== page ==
eat whatever she pleased. Eating was a rebellion, but it was
also a refuge. As world champion, she knew she was expected
to win every competition through the 1984 Olympics, still
two years away. Food became a drug, dulling her anxieties.
she couldn't eat at home, she stuffed herself at convenience
stores and delicatessens. Once, when she tried to buy a bagel
and cream cheese at the deli near the rink, the man behind
the counter wouldn't serve her. "Coaches' orders," the man
said. Elaine's coaches had instructed him not to sell her
anything but tea and coffee. Humiliated, she drove to the
7-Eleven down the road, bought a pint of ice cream and ate
it in the parking lot.
Gelderman shudders as she recalls how she and Peter Burrows
coached Elaine. "Elaine was our first Olympian. I was very
young, and we were a very hungry school. Here was one of the
most talented people ever to hit skating, and she's eating
and growing. So you panic. I think now that I look back on
it, I would never do that again. I would handle it very differently.
Gelderman doesn't weigh her skaters anymore. Instead, she
emphasizes how much easier they can jump and spin when they're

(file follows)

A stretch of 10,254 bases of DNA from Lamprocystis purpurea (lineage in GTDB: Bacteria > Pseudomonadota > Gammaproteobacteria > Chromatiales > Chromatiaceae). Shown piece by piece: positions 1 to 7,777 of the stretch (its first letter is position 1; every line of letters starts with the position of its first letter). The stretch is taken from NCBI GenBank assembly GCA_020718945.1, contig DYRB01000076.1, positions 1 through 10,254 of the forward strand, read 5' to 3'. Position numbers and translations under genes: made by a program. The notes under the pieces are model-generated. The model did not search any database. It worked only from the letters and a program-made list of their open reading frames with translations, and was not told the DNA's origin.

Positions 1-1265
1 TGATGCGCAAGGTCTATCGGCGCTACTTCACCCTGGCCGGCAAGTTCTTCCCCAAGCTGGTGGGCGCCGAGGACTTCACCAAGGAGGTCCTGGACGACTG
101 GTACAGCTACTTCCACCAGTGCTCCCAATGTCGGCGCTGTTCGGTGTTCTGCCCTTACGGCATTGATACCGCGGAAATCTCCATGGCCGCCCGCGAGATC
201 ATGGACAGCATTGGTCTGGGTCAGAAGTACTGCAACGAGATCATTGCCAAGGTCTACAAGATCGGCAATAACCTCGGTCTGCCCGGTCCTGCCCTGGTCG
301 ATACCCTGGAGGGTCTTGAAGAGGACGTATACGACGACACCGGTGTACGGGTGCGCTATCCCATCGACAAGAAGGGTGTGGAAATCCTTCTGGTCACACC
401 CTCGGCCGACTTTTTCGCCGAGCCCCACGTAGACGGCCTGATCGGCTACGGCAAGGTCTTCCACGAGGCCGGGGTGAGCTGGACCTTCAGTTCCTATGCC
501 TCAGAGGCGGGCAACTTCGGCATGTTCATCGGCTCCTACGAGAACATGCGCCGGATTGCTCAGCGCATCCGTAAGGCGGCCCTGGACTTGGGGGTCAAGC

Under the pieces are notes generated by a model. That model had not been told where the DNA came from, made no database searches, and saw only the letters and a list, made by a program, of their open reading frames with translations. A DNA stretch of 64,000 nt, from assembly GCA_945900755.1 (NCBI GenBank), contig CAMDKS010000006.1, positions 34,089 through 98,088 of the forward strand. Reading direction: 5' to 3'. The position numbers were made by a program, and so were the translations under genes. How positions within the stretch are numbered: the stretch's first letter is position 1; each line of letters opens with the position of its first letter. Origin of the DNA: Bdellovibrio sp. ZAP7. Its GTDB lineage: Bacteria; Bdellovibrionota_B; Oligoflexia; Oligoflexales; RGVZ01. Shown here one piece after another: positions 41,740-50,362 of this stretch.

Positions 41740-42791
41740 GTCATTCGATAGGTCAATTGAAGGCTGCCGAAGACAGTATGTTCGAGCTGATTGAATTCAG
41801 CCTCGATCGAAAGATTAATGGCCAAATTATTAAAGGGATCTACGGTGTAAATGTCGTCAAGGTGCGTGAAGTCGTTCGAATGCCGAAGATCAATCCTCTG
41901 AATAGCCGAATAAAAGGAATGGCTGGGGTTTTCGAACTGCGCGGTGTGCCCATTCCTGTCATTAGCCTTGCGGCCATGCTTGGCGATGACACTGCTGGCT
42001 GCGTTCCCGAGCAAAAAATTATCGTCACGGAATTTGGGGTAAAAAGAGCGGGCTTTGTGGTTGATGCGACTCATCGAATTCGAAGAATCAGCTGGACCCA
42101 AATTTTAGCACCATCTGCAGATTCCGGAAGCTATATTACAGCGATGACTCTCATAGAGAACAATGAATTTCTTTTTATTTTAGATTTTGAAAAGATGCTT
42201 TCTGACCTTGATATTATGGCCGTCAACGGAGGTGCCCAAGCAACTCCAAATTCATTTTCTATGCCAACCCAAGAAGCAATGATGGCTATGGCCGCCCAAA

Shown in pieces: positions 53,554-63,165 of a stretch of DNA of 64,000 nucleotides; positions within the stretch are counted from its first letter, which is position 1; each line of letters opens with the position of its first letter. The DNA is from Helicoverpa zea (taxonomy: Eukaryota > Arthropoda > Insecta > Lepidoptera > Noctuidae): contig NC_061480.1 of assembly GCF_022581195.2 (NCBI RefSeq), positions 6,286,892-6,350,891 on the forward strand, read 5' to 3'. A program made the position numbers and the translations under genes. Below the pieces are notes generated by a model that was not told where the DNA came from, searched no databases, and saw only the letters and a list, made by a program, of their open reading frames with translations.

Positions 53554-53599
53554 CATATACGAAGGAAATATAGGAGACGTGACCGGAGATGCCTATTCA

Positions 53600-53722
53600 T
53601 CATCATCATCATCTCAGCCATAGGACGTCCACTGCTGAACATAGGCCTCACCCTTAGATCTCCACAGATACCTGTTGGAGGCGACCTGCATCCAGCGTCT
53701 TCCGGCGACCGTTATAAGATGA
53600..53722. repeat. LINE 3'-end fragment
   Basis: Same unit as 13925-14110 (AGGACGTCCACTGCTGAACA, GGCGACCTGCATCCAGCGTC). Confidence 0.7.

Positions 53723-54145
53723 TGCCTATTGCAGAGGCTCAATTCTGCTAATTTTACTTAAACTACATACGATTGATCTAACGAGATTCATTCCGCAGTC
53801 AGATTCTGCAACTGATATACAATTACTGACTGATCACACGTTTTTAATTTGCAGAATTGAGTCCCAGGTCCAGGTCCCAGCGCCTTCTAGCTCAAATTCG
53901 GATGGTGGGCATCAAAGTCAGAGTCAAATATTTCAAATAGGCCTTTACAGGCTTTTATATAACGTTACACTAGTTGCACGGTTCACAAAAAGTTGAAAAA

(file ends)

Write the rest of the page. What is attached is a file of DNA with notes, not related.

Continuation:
smaller and lighter. "Those who want to lose weight, will."
She shrugs. "Those who don't, won't."
Elaine tried throwing up after she ate, but she couldn't.
By late September, with competitions a month away, Elaine
panicked. The extra pounds were straining her right foot,
which bore more than its share of weight to compensate for
the half-severed left foot. A friend, a Harvard-educated former
skater, told Elaine she had lost 10 pounds in one week with
diet pills. Elaine flew up to Boston for the day without telling
her parents and visited the friend's doctor, who prescribed
the pills. What the woman, then a coach in Boston, didn't
tell Elaine was that the pills were on the United States Olympic
Committee's list of banned substances.
was very hush-hush," Elaine remembers. "Nobody knew about
it. My mother would just die if she knew I was doing drugs.
It's not something you want people to know about, especially
if you're national and world champion."
off by Elaine's dramatic mood swings, Gelderman found out
about the pills and pitched a fit. "You won't make the Olympic
team if you get tested!" she told the skater. "Get rid of
them!" Elaine first waited until she lost 10 pounds.
plagued by nagging leg and ankle injuries and doomed by her
womanly figure, she would never again be the skater who won
the World Championships seven months earlier. The press, once
so gushing, wrote that she was fat and washed up.---Look what
kind of world champion you turned out to be," her father said
to her one day. Elaine stopped talking to him. She never won
another national title, finishing second in 1983 and third
in 1984. She finished sixth at the 1984 Olympics. In the ice
shows afterward, she skated in the supporting cast-no Olympic
medal, no starring role. She tried going to Monmouth College
in New Jersey and she worked in a deli for a while. She tried
coaching. Nothing stuck. With only a high school degree, she